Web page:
FDA Approves First Allergy-Reducing Drug for Food Allergens

FDA Approves First Allergy-Reducing Drug for Food Allergens
21.02.2024
  • The FDA has approved the first drug for children and adults to help stop allergic reactions after accidental exposure to certain foods.
  • The medication, which is injected, is not meant to treat emergency situations such as anaphylaxis.
  • Experts say that this approval could have significant impacts, particularly for children and their families.

The US Food and Drug Administration (FDA) has announced that an injectable drug called XolairT can now be used to prevent allergic reactions after accidental exposure from allergy-triggering foods.

It is the first drug approved by the FDA to reduce the risk of allergic reactions from multiple foods after an accidental exposure.

Xolair, which has the generic name omalizumab, came to market in 2003 and has been previously approved to treat asthma, chronic rhinosinusitis, hives, and other conditions.

The medication helped 68% of people avoid a severe allergic reaction

In a clinical trial with 168 individuals, 68% of the participants, who received Xolair, were able to tolerate what amounted to 2.5 peanuts worth of allergen without having a significant allergic reaction.

The medication is approved for people over the age of one.

Dr. Daniel S. Ganjian, a pediatrician at Providence St John’s, says that this is a significant development for those facing food allergies.

Ganjian likens the medication to “a sponge” that prevents the Immunoglobulin E or IgE protein from reaching its receptor and causing an allergic reaction.

IgE-mediated foods include milk, fish, soy, and tree nuts. The study used to support this new use for Xolair also tested against cashews, milk, and eggs.

“We don’t have to just resign to eventually having to deal with allergies for the rest of our life and being scared for our kids when they go to their friend’s house. [Having to ask,] ‘What’s in the cake? What are they going to eat?’ So, this is a good thing,” Ganjian said.

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The medication is designed to help people who are accidentally exposed to an allergen but it does not cure a person of their food allergy.

In other words, Xolair is not intended to take the place of an emergency treatment like epinephrine.

Who should take Xolair?

Dr. Daniel DiGiacomo, who works in pediatrics at K. Hovnanian Children’s Hospital and is an assistant professor at the Hackensack Meridian School of Medicine, says that whether a treatment like Xolair will be a good fit for a patient and their family depends on what their goals are.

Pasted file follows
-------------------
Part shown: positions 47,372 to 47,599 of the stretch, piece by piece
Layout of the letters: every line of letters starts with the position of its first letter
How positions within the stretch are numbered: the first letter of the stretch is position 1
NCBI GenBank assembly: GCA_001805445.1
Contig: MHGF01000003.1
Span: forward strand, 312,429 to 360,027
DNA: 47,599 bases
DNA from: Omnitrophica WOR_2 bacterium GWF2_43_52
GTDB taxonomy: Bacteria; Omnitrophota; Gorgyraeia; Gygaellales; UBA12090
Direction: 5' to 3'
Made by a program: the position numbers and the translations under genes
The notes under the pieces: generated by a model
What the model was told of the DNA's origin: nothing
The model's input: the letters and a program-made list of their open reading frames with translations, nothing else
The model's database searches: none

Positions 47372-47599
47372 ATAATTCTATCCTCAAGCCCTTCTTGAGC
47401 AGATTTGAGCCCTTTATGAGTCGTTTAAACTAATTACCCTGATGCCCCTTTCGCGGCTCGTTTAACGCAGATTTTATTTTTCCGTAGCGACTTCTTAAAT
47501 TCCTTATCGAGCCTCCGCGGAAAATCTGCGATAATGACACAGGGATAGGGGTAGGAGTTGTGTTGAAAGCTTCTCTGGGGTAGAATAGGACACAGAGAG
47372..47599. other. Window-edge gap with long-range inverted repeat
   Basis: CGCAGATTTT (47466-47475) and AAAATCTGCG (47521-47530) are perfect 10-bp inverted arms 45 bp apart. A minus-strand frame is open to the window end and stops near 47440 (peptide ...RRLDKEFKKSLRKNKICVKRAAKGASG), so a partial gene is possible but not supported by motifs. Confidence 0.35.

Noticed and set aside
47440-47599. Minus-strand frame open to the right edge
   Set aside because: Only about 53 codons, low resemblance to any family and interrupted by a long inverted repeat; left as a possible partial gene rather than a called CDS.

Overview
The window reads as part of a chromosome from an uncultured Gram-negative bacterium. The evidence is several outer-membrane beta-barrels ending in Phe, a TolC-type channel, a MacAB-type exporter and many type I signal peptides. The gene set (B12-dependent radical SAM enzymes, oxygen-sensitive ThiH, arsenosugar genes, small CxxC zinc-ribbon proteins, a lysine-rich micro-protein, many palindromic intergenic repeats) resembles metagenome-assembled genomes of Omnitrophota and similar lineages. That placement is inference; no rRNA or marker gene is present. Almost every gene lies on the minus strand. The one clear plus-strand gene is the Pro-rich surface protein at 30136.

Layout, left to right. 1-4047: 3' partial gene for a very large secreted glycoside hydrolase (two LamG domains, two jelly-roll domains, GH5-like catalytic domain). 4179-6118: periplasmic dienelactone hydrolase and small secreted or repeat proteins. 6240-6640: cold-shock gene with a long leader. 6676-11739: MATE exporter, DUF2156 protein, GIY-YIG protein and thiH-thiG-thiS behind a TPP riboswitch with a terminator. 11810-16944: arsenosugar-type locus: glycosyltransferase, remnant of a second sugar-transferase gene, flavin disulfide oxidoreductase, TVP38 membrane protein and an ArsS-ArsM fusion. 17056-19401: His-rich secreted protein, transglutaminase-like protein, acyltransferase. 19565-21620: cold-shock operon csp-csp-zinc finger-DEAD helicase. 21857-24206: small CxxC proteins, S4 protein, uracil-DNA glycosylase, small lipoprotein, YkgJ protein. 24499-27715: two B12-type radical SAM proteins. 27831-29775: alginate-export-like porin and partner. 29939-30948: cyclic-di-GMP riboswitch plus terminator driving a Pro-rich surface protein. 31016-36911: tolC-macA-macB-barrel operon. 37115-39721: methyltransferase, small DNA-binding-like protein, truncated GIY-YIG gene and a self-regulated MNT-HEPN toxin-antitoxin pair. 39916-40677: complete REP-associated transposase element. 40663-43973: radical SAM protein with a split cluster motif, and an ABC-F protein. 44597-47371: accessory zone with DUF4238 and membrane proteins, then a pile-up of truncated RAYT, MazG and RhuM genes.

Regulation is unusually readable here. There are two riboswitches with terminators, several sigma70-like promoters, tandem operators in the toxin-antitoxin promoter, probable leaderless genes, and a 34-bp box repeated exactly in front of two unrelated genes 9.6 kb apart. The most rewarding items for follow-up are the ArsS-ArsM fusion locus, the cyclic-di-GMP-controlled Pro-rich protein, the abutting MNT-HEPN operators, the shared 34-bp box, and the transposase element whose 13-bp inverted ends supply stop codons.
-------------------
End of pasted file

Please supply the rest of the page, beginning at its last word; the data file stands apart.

DiGiacomo, who specializes in allergies and immunology and who worked at one of the centers with patients who were involved in the study at a previous job, says that he and his colleagues have eagerly been awaiting the results. He says that, in his practice, there are a number of stages a patient would go through before something like Xolair would be broached as a possible treatment option.

There’s a lot of other education and shared decision-making that needs to come into play,” DiGiacomo said.

This can include multiple visits, blood and skin testing, as well as educating patients about how to avoid allergens and how to use emergency treatment options for a severe reaction.

Other options to reduce allergic reactions from food

Xolair isn’t the only medication on the market that can support people who are looking to reduce their allergy risk.

Palforzia, or peanut allergen powder, is available for those aged 4-17, but it only reduces the risk of a reaction to peanuts as opposed to the broader application shown by Xolair.

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As for next steps, Ganjian says that there are further areas to explore in terms of how Xolair can support patients, areas that will require more research.

There are a lot of programs and allergists who are desensitizing the kids, and sometimes it could take a good year or two,” Ganjian said. “So allergists might start using this in conjunction with desensitization protocols to make the kid be desensitized faster and quicker. That’s something that we need to look into in the future to make that happen.”

Additionally, side effects are always a concern. The FDA notes that the medication does come with a warning for anaphylaxis and that those with “a hypersensitivity” to it should not use it.

Ganjian says that having a treatment option that can broaden protection is a positive step forward.

“When I see kids with allergies, I usually see there are multiple food allergies, there are multiple triggers. So I need something that is better, and has a broader application with more foods,” Ganjian said.

Takeaway Note

The FDA has approved a drug to help treat food allergies. In the study, 68% of people using the drug called Xolair were able to tolerate what amounted to 2.5 peanuts worth of allergen without having a significant allergic reaction.

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